Built on a very narrow and shallow lot, on a small Plateau-Mont-Royal street, this new 4-level Montreal residence is characterized by its small square footage per floor. In fact, living spaces have been divided over two levels; the kitchen and dining room face the yard whereas the mezzanine living room is perched above.
The house is of modest scale and spaces have thus been conceived with the intent of maximizing available surface area. The kitchen, located on the ground floor, adheres to this concept with its compact and highly functional design scheme. The entrance and cloakroom are separated from living spaces by a white kitchen cabinet block that allows light to pass above. The uninterrupted ceiling, meanwhile, provides the space with an accentuated impression of openness. The integrated furniture is distinguished by its minimalistic design and fine finishing details. With their quasi unreal thinness, the countertop edges and panels give the entire room an air of lightness. In heavy contrast, the kitchen island is defined by its matte black surfaces and accessories as well as the masculine character it lends to the room. Its work plan, oriented towards gigantic doors and windows, allows occupants to enjoy views of the entire space. The pervasive minimalism and sobriety of design lines emphasize the lightness of the staircase.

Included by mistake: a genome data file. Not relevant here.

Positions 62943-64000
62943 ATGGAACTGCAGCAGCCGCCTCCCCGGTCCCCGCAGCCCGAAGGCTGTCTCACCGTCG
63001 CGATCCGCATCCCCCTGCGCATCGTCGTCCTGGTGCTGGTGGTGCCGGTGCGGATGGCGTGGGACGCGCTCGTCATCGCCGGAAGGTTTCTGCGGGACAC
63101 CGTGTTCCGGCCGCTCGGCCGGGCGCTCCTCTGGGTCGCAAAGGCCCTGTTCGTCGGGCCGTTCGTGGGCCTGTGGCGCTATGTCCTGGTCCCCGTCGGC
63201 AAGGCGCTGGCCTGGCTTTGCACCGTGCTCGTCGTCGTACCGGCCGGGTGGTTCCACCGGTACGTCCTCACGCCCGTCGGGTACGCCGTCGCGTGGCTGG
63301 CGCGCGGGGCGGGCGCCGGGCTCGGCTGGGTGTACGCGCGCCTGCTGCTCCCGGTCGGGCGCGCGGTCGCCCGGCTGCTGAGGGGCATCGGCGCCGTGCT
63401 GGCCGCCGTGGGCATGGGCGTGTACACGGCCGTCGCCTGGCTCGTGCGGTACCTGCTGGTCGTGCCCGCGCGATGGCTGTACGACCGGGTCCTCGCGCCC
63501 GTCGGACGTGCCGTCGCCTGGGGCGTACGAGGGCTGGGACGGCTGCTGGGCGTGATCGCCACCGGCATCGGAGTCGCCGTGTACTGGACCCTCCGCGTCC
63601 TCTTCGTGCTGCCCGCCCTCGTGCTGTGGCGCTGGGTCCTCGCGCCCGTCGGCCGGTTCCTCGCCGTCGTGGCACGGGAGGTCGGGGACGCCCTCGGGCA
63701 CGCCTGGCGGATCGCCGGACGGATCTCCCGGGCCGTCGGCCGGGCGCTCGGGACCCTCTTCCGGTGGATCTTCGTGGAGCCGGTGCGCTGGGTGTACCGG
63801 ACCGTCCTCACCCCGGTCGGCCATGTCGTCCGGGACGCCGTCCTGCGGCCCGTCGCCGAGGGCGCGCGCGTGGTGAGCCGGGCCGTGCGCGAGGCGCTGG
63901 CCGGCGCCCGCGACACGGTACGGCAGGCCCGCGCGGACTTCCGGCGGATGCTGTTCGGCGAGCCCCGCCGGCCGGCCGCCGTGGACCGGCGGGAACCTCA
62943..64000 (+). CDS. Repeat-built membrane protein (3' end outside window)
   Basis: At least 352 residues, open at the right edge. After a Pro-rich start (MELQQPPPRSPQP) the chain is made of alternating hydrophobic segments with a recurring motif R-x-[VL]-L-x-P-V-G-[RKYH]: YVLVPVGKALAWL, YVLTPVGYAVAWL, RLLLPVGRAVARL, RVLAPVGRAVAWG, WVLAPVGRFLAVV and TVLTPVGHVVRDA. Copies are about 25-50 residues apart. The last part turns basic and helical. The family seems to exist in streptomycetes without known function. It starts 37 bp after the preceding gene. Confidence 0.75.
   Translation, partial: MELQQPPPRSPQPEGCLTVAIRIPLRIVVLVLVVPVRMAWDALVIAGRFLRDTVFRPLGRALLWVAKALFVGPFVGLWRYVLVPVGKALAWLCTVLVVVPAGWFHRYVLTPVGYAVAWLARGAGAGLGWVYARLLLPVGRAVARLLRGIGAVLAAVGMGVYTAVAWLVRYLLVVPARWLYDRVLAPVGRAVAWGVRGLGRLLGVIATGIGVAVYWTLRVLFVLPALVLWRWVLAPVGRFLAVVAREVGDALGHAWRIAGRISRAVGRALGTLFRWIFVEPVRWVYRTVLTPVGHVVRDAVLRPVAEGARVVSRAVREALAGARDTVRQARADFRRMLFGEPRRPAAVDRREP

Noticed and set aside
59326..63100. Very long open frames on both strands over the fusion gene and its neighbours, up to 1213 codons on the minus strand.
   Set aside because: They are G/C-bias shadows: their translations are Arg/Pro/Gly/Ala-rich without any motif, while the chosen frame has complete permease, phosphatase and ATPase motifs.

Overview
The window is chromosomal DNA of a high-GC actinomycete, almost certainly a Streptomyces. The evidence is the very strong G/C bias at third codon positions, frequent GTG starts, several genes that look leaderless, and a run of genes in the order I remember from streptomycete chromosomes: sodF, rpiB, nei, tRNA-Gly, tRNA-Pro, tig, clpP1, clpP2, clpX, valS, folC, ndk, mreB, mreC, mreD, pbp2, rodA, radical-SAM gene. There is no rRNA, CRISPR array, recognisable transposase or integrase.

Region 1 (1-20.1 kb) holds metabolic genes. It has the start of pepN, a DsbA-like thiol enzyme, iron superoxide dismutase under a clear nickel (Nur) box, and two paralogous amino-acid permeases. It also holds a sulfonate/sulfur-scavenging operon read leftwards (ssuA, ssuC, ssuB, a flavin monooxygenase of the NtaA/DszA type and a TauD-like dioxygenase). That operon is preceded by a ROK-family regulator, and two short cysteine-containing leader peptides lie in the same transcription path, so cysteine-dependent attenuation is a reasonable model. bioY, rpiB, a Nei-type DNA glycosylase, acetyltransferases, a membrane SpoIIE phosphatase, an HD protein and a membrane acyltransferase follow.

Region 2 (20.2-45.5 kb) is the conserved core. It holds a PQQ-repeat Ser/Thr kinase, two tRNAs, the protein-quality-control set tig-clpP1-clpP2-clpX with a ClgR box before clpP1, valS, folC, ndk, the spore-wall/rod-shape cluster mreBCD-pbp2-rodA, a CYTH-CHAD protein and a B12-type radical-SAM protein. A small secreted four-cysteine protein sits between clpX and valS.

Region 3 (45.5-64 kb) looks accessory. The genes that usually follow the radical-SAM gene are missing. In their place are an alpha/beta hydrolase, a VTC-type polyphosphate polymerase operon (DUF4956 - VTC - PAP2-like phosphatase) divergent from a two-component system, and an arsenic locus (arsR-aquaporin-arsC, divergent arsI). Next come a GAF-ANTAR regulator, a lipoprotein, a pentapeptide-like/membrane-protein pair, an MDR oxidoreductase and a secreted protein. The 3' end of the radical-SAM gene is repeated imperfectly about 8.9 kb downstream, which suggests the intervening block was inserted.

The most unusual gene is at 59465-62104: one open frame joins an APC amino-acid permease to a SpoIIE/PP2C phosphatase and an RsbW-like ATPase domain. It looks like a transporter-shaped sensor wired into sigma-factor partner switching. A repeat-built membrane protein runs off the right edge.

Each and every house opening has been placed in order to create light effects that are accentuated by the interior’s minimalist design. Ribbon windows flood basement spaces with natural light via an edge grating over which is located the patio. The façade, positioned directly on the street, is composed of two materials: the clay brick base reflects the dominant volumetry of the street whereas the upper portion, composed of sheet metal with rods, echoes the steep faubourg house roofs that exist in this area. Grands Prix du Design 2017 Winning Project for the 1600 Square Foot or Less Residential Category.
Maison Lagarde / Location: Montréal, Québec, Canada / Architect: la SHED architecture / Project end date: August 2016 / Photographer: Maxime Brouillet